You're sitting in a busy parking lot on a wet day. Vehicles come
and go. You hear car engines, windshield wipers, opening and
closing doors. What words do you have to describe all these sounds?
For Mark Ballora, an assistant professor at Pennsylvania State
University's School of Music, the words are "great music." It's
The American musician was in Beijing last week at MusicAcoustica
2006. At the event Ballora and his wife Wang Agatha Jui-Chih played
a piece in which the sound of a flute was processed on a computer.
The instrument with the special effects made a "super flute" as
Ballora termed the combination.
The super flute produced electroacoustic music... a term
described by Ballora as music that's produced by processing
acoustic sounds with electronics. The super flute was just an
example as was the "parking lot" music. Ballora said every acoustic
sound had rhythms with it and his works found inspiration in all of
The same passion for sounds is shared by Beijing's Yan Jun, a
former rock music critic, who now finds greater pleasure in the
field of "sound-art".
Yan Jun loves to record sounds. He does it in the way film
directors shoot documentaries with the same idea of chronicling
reality. He says there are just too many sources for great sounds
-- insects, birds, water, cars, construction sites, thunder and
snoring to name but a few -- and that some acoustic sounds
were beautiful art in themselves. It's always amazing how new
sounds can be created by editing original recordings with the help
of easy-to-use computer software such as Garageband and
Here lies the beauty of electroacoustic music--its apparent
capability to spark creation and imagination. Using different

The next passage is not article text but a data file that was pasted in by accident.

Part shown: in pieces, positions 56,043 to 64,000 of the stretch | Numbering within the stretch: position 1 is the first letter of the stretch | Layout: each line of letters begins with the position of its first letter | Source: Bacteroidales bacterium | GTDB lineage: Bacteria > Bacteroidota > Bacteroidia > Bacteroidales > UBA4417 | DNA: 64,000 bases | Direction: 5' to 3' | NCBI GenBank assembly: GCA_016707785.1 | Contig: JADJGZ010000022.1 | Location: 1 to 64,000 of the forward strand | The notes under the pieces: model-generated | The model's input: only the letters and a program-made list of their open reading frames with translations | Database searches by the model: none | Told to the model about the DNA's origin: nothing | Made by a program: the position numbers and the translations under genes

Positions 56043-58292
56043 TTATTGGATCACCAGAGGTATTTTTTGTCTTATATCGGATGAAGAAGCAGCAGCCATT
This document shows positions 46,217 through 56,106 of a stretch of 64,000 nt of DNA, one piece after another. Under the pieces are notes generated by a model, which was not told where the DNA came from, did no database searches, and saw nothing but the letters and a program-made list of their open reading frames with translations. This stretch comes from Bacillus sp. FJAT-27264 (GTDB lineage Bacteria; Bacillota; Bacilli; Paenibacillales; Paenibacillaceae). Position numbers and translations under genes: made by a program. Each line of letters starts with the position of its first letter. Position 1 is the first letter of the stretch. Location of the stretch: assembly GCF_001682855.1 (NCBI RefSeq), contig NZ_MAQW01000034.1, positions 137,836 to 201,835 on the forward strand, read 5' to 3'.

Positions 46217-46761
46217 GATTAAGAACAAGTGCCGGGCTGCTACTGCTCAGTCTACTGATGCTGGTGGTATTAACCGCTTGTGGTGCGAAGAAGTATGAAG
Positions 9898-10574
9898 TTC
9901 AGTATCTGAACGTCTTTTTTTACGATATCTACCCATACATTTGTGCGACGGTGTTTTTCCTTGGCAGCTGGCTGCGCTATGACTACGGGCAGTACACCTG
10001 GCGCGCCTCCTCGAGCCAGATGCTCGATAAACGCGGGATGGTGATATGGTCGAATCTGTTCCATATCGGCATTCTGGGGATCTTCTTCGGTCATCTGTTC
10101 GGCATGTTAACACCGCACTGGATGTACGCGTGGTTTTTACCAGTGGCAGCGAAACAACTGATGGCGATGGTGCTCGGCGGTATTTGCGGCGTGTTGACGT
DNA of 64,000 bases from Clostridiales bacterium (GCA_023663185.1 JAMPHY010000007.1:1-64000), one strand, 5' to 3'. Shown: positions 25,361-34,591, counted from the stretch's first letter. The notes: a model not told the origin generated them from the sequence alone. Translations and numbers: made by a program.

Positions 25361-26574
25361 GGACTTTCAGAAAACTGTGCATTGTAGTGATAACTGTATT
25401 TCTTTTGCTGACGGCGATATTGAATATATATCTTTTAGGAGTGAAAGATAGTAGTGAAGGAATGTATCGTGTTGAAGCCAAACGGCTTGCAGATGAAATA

techniques on one piece of sound two separate artists are able to
create something absolutely different. Even the same piece of
electroacoustic music gives each listener a different feeling.
There seems to be no concrete messages from musicians. Ballora
and Yan Jun say they focus on the sound itself rather than the
audience so you can literally assume the music is about anything
that comes to your mind.
At this point you may be asking yourself, "If making
electroacoustic music is as easy as recording sounds around me and
playing them with a computer can I also become a musician?" Both
Mark Ballora and Yan Jun's answer a resounding "yes!" You can do it
and do it well with an indispensable passion for it. Ballora said
currently there are all kinds of people enjoying themselves in this
field ... with and without a musical background or technological
training. A personal interest is, above all, the best teacher.
There's no better time to jump on the bandwagon with easy-to-use
music software and simple-to-follow demonstrations. Yan Jun runs
several weekly events for experimental musicians in Beijing. For
instance there's "One Plus" every Thursday at the D-22 bar. It
introduces a "sound art" musician each week to fully showcase his
or her talent. The door is wide open to all upcoming entertainers,
says Yan Jun.
(CRI November 1, 2006)